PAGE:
Rating: 3 stars
Read for The Reader’s Room Road Trip Challenge
1927: a devastating flood changes lives in Mississippi. Eight year old Robert Chatham, his father Ellis and mother Etta, are driven from their home by the rising flood waters. They start to wade towards higher ground, an exhausting process that is only partially alleviated when a man in a rowing boat picks them up. He sets Ellis to the task of rowing and takes from them their few belongings. He delivers them to an aid camp, where Ellis argues with the guards trying to keep order and we are left not knowing what will happen to them next.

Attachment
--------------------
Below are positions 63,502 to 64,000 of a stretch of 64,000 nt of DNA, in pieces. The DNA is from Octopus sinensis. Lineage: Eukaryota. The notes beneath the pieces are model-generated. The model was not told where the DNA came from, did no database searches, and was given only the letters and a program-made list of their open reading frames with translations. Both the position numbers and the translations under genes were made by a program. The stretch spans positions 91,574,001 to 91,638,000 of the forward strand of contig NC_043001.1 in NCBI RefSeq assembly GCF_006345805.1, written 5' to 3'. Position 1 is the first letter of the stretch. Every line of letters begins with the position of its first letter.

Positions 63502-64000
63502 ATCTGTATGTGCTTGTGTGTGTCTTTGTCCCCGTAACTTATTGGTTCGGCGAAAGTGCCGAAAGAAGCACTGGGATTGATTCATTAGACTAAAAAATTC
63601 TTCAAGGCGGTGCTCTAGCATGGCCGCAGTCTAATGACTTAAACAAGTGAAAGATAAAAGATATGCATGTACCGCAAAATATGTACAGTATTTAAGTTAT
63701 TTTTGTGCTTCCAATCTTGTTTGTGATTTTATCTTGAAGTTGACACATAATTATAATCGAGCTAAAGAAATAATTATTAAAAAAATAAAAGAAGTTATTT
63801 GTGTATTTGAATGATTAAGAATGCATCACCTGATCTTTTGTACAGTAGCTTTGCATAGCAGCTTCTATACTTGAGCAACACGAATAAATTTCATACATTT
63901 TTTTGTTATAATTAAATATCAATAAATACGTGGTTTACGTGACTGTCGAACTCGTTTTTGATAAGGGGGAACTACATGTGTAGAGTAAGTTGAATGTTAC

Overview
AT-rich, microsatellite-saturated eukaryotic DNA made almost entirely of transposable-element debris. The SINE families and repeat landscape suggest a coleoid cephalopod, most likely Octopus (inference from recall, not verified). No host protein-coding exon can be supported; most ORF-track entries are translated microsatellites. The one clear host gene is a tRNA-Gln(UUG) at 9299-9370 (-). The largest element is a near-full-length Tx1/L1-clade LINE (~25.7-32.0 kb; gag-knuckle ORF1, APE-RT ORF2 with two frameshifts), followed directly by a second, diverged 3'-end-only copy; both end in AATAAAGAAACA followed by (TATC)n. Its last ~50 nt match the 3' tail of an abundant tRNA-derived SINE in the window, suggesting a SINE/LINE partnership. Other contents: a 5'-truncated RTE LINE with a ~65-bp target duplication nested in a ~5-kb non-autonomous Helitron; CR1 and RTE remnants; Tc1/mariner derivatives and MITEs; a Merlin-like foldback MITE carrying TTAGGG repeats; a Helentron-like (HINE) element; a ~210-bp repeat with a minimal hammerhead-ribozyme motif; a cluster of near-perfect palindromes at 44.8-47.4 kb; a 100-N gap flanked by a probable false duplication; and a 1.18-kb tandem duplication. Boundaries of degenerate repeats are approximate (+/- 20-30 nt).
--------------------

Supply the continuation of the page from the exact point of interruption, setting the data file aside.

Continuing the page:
1932: a prison farm for black prisoners. Eli Cutter is serving time for manslaughter, but is about to be set free by a man who wants to set up a travelling musical show. Eli is a skilled keyboard player, piano or organ, a blues player of renown. Augustus Duke wants Eli for his troupe, enough to buy his freedom.
So begins Southern Cross the Dog, a meandering tale of life on the edges in Mississippi.